Conventional to Kernza®: A Soil Health Journey
Kaleb Anderson is the third generation of his family farm in Goodhue, Minnesota, and grew up with a conventional ag background. Living in the Driftless region, soil degradation and erosion were always a big concern. Since moving back onto the farm in 2006, Anderson has adjusted practices and diversified the business. He would say that he’s still very much on his ‘soil health journey’ over a decade in: “the more I’ve peeled the onion back, the more I realize how much I need to learn.”
Anderson describes the operation now as “still conventionally based,” and grows corn, Kernza®, and small grains like oats and rye. Grass-finished beef is the centerpiece, and he’s always looking for new crops to grow and ways to stack the cattle with other enterprises. Enter, Kernza®.
Perennial-based agriculture had always intrigued Anderson, and when he caught wind of the developing crop Kernza®, he wanted to give it a try. Anderson later connected with Alan Kraus of Clean River Partners, who had also been intrigued by the perennial wheatgrass. Kraus’ own prior dairy grazing experience fueled his interest in measuring the success and profitability of grazing Kernza®.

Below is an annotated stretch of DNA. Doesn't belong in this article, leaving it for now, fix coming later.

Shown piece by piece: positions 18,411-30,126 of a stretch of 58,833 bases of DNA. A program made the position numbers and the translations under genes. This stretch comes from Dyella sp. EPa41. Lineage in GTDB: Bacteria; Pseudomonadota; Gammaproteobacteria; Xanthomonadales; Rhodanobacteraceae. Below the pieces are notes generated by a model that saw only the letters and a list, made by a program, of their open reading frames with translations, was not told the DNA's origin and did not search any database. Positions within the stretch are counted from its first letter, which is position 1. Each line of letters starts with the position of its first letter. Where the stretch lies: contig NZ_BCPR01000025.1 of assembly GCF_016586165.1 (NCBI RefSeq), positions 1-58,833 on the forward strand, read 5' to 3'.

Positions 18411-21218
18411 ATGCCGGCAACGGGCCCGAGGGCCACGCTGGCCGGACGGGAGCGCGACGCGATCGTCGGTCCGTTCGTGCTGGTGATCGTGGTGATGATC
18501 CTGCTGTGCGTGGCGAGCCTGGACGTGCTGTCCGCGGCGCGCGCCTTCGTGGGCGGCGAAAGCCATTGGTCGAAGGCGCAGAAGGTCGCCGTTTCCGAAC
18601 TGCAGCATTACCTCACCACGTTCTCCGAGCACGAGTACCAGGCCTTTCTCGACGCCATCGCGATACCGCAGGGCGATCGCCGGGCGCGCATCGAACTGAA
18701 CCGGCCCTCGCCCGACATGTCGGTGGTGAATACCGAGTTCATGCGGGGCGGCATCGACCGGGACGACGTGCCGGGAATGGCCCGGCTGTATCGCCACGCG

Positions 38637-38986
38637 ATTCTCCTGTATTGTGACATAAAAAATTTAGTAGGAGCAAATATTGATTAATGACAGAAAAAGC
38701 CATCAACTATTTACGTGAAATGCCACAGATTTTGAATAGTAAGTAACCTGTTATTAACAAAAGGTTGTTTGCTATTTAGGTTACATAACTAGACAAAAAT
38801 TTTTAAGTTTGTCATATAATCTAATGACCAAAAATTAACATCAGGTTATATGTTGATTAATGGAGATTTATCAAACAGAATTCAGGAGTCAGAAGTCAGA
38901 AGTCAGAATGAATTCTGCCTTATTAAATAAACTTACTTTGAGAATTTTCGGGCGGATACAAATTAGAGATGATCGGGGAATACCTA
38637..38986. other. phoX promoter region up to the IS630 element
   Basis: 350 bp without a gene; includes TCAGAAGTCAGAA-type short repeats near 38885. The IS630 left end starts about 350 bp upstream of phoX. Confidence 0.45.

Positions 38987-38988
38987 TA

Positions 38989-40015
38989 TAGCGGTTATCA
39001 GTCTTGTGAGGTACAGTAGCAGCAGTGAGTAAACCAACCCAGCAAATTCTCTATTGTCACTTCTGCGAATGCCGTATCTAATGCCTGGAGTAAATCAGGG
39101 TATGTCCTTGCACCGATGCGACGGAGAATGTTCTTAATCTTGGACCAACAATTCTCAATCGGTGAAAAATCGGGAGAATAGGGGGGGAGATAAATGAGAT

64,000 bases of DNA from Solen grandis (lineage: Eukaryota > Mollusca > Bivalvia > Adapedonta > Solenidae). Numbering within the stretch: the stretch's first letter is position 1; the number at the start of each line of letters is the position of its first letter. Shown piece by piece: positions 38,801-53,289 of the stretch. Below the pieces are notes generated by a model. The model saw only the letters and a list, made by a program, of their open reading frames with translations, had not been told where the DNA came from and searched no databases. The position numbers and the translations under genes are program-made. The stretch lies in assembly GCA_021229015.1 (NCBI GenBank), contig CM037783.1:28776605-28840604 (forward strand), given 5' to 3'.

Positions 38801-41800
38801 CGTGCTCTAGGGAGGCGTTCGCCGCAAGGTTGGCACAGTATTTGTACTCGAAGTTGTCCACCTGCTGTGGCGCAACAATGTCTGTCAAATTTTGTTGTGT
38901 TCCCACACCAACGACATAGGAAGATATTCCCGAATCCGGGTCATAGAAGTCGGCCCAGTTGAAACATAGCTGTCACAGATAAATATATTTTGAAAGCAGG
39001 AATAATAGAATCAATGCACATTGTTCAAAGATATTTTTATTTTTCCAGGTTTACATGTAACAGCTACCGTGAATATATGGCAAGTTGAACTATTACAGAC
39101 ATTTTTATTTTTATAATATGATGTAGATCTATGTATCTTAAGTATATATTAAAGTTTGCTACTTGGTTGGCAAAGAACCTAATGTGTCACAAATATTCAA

What followed was an in-depth study on Anderson’s farm. In this episode, Kraus and Anderson go through the findings, and the promise and uncertainties of Kernza® as markets develop. Spoiler: the study found that Kernza® was profitable for forage and grain production, farmer and public interest are growing into well-attended field days, and festivals are coming!
You can listen to this interview on Dirt Rich anywhere you get your podcasts, including Spotify, Apple Podcasts, Stitcher, Podbean, and on the SFA website. Do you have ideas for future episodes? Comments? Drop us a line.